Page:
Vitamin B12 deficiency is known to cause cognitive impairment and dementia in elderly individuals. Whether less severe variations in vitamin B intake contribute to variations in cognitive function in well-nourished populations is unclear. In prospective observational studies, elevated blood levels of homocysteine have been associated with an increased risk of cardiovascular disease, as well as Alzheimer's disease and other forms of dementia, although the findings have not been consistent. Supplementation with B vitamins, including folic acid, vitamin B6, and vitamin B12, is an effective method for reducing homocysteine levels and may thus help prevent cardiovascular disease, cognitive decline, and dementia. B vitamins may also prevent these conditions by additional mechanisms other than lowering homocysteine. Large-scale prevention trials of vitamin B supplementation are lacking, however.
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Antioxidant vitamins such as vitamin E, vitamin C, and beta-carotene may be important in protecting the brain from oxidant injury. Many large prospective observational studies suggest that high intakes of, or high blood concentrations of, these antioxidants may help protect against cognitive decline or dementia. However, evidence from randomized clinical trials that antioxidants promote cognitive vitality or prevent dementia is lacking. Several relevant trials are ongoing, however, and should help resolve this question. It is worth noting that there is a divergence of findings from observational studies and randomized clinical trials on the role of vitamin E, the most intensively studied of the antioxidant vitamins in epidemiologic settings to date, in cardiovascular disease prevention. Although many prospective observational studies suggest that a high vitamin E intake may prevent cardiovascular disease, randomized trials have failed to find that vitamin E supplementation reduces the risk of future cardiovascular events in primary or secondary prevention settings.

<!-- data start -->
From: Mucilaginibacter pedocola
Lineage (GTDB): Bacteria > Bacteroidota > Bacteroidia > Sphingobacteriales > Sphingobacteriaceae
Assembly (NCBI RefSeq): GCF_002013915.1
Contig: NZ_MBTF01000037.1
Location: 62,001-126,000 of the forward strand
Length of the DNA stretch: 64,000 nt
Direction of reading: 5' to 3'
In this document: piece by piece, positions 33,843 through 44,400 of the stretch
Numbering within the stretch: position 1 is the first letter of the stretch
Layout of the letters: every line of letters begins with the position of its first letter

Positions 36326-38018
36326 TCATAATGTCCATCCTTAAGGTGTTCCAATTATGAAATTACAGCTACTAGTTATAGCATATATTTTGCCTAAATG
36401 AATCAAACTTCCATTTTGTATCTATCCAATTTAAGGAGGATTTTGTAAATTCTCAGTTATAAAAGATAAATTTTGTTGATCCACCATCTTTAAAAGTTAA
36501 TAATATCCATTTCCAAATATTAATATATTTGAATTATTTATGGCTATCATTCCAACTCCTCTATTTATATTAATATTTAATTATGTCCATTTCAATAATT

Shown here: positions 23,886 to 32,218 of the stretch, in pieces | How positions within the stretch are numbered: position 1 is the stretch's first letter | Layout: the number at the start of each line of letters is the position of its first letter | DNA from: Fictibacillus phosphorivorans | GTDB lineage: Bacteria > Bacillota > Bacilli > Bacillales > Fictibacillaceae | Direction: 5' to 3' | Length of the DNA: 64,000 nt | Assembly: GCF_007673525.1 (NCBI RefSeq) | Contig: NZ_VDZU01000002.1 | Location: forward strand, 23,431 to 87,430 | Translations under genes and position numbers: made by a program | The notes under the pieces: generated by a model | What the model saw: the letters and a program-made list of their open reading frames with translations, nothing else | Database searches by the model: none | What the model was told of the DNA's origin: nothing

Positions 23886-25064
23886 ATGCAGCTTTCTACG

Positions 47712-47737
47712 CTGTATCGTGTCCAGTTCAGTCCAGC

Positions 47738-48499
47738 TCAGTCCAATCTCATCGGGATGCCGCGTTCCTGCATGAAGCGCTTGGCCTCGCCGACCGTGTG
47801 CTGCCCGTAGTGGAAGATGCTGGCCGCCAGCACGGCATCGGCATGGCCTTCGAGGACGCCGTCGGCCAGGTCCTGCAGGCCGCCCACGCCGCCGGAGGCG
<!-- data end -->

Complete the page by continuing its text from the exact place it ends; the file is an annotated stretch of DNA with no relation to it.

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Essential fatty acids include the long-chain omega-3 and omega-6 polyunsaturated fatty acids (PUFAs). The main omega-3 fatty acid is alpha-linolenic acid (ALA), found in certain plant oils, and its derivatives eicosapentaenoic acid (EPA) and docosahexaenoic acid (DHA), which are found in fish. The main omega-6 fatty acid is linoleic acid (LA). Laboratory, epidemiologic, and intervention studies suggest that the ratio of omega-6 to omega-3 fatty acids may affect cardiovascular and cognitive health. This ratio is approximately 20:1 in the typical U.S. diet; however, the optimal ratio is thought to lie somewhere between 1:1 and 4:1. For most Americans, this means greatly reducing the omega-6 fatty acids they consume, and increasing the number of omega-3 fatty acids. Though sparse, data from large-scale epidemiologic studies suggest that PUFA intake may play a role in preventing cognitive dysfunction or dementia.
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Prospective observational studies suggest that light-to-moderate alcohol use may prevent cognitive decline and dementia.
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